The Right to Choose Custody and the Teenage Brain
Updated: Feb 23
The domestic relations statutes, in most U.S. states, include the child's voice in the custody decision making process. The age limit can range from "a mature, well-informed child" to eighteen. Nonetheless, most legislators agree children can offer valuable information about either parents' home. Details that may help a judge base his/her decision. I don't think anyone would argue children, of appropriate age, can contribute meaningfully to the process.
The Arizona Law Review assessed the a child's role in custody disputes. Their findings indicate a child of twelve, and older, has capacity to assess their parent’s character with some objectivity and give a reliable testimony. The report further concludes, tweens and teens still have difficulty with impulse control, judgement, and the ability to resist coercion(i). This evidence should be considered by lawmakers in states with more lenient age guidelines.
New Mexico, Georgia, and Illinois allow fourteen-year-olds to have sole election of their primary custodian. In Indiana, a child as young as eleven can have significant input in the process. If you're eleven-years-old and living in Georgia, you can elect your custodian without objection, as long as an older sibling is already present in that household.(ii) While all these state mandates indicate the judge should apply discretion, history shows it’s rare the child’s election is overturned. Even in cases where proven where abuse, neglect and/or substance abuse is evident. This is more than just painting a picture for the judge, this is a child making a legal decision that impacts their livelihood far beyond their comprehension. These states are literally making the child be the tie breaker in their parents' divorce.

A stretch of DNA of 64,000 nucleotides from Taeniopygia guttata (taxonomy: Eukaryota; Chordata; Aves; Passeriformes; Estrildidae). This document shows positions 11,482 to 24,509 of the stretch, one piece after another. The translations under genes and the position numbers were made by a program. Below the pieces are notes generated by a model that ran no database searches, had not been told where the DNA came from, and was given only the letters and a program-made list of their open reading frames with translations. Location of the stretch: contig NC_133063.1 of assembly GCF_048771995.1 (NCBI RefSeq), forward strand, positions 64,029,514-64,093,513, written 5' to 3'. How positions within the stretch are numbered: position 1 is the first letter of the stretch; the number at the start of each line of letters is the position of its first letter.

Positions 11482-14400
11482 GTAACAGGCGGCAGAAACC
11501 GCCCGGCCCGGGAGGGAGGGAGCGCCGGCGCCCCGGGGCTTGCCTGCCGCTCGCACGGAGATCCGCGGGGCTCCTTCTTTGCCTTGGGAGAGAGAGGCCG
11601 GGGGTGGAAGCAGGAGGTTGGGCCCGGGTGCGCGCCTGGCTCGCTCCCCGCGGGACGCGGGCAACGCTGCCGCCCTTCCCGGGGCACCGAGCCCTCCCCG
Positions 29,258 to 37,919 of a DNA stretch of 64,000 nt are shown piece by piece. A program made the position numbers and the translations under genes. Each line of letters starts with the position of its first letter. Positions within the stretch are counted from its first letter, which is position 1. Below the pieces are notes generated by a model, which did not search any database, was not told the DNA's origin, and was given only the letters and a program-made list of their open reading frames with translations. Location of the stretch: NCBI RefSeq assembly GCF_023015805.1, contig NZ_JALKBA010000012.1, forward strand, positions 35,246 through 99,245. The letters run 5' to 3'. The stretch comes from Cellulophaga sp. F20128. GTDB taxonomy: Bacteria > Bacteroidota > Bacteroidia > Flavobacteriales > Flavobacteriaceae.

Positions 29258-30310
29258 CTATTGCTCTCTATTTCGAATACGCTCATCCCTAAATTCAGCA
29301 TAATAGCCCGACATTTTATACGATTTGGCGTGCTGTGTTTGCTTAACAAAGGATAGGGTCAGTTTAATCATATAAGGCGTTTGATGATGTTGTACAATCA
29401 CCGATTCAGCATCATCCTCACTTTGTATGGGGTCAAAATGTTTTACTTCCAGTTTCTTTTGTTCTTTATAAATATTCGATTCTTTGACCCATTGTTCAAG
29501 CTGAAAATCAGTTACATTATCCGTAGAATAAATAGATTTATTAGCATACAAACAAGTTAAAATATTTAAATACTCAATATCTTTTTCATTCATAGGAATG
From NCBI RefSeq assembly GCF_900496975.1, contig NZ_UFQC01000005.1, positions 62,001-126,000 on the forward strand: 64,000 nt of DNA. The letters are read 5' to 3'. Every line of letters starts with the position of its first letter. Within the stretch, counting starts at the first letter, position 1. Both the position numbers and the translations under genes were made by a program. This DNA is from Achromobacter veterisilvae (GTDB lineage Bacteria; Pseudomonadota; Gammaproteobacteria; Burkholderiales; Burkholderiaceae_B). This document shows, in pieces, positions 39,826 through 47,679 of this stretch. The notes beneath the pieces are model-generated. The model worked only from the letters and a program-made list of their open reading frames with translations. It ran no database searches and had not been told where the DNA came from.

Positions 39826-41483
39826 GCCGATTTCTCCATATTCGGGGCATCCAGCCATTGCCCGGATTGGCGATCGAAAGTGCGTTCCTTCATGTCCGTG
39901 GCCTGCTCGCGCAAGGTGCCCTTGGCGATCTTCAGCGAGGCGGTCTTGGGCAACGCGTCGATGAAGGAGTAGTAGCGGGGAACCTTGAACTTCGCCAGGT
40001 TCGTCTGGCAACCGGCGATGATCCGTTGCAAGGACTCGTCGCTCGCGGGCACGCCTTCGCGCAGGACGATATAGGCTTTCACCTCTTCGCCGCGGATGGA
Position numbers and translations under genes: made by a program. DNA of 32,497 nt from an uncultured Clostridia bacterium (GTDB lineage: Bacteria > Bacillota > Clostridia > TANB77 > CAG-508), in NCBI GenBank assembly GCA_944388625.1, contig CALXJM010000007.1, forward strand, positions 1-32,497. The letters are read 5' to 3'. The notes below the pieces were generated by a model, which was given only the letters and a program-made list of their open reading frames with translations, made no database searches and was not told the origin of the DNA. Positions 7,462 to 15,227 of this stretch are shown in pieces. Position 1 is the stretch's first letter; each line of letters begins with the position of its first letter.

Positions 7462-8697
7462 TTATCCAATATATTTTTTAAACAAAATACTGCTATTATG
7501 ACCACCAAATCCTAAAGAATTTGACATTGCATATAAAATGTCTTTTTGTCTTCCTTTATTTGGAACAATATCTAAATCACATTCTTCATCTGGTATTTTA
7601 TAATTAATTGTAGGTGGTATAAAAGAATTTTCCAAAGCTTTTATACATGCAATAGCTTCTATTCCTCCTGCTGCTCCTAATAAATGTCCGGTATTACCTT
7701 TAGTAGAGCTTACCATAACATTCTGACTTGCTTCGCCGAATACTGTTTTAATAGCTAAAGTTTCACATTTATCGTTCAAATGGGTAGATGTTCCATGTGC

The neuropsychological evidence is clear this 11-14 age group is a prime target for an alienating parent to steer the child towards his/her exclusive agenda. The American Academy of Child and Adolescent Psychiatry (AACAP) reports, the frontal cortex of our brains does not develop fully until we reach our mid-twenties. This is the command center for reasoning and skilled decision making. Additionally, it controls a person’s ability to have coordinated thoughts and consider consequences beyond our behavior ii . Linda Burgess Chamberlin states, “Teens lack all the hardware in their brains to think like an adult.”(iii)
I’m not sure about you, but my eleven-year old’s last big decision was to purchase a plastic chair from Justice. Despite my guidance around how she should better allocate her Christmas money, she elected to make the purchase anyways. I had ultimate decision-making authority, but I allowed the transaction despite my knowledge of furniture durability and the longevity of plastic. Within two weeks, the pink, shiny chair leaned to one side. My daughter willingly overlooked the functionality of her beloved accent piece to prove my parental oversight was inaccurate. Within three weeks, it had dwindled into a puddle of synthetic goo in the corner of her room. The included patch kit revived it for a few additional days, but soon it became part of our weekly trash removal service; and she was out forty bucks.
A child’s right to be heard is valid, however the lenient laws in New Mexico, Illinois, Georgia, and Indiana border on child neglect. A young teen’s perception should not be the deciding factor for custody arrangements.
I encourage you to follow the imbedded links and review the domestic relations statutes in your state. Familiarize yourself with the child's role in divorce and custody litigation. If it's anything less than what scientific evidence supports as a a reasonable age, engage your civic leaders and demand change.